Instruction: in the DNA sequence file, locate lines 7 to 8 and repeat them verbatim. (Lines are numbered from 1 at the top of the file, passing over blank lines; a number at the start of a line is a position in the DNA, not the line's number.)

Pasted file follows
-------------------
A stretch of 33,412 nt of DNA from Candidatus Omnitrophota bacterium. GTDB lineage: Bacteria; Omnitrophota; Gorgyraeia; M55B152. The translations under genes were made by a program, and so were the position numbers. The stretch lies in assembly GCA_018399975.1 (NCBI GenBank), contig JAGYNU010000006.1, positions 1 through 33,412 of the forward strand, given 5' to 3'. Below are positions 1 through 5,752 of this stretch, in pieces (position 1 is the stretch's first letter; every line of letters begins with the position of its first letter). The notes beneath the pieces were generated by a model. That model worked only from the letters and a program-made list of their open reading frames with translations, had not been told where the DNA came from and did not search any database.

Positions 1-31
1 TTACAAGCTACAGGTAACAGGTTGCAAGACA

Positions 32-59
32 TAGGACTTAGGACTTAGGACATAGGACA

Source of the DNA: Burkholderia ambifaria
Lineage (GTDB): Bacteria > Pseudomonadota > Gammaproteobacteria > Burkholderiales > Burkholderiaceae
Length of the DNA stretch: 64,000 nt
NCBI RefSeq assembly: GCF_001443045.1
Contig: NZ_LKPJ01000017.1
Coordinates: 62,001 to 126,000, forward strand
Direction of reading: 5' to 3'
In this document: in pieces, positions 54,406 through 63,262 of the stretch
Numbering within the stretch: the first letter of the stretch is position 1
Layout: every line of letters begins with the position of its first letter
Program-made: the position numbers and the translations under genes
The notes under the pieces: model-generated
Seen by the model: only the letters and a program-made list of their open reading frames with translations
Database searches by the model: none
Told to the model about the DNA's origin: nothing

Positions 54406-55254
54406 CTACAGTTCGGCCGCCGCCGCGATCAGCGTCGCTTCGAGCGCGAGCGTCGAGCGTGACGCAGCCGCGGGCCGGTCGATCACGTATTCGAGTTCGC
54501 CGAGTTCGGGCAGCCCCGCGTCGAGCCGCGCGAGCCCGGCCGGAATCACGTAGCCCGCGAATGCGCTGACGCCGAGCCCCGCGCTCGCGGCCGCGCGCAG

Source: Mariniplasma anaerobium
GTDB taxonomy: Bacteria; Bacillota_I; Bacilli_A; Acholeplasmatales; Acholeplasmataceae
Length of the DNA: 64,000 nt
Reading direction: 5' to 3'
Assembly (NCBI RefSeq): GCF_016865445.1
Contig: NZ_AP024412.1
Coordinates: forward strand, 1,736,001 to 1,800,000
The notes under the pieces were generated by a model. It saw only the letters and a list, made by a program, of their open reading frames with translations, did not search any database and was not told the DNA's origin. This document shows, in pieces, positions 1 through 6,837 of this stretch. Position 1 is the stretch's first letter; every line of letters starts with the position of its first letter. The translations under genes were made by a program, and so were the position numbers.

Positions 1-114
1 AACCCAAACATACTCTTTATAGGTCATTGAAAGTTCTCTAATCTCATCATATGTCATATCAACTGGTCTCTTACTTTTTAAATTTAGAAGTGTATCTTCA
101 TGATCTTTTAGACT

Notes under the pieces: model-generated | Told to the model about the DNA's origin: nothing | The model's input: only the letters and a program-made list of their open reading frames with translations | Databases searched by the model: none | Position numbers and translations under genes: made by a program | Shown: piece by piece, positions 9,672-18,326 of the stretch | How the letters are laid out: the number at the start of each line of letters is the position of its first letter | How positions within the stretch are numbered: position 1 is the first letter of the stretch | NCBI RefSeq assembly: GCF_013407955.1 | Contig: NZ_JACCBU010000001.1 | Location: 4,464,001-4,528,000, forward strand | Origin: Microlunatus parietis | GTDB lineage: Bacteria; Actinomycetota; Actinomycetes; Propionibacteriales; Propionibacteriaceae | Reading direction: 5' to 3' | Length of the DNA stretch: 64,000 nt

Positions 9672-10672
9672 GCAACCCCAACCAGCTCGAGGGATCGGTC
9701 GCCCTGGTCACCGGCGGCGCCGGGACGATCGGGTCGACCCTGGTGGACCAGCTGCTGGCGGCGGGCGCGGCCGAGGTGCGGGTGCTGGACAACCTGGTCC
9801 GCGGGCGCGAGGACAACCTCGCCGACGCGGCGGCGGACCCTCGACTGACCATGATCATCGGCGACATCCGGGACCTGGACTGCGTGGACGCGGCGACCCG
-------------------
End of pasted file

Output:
Lineage (GTDB): Bacteria > Pseudomonadota > Gammaproteobacteria > Burkholderiales > Burkholderiaceae
Length of the DNA stretch: 64,000 nt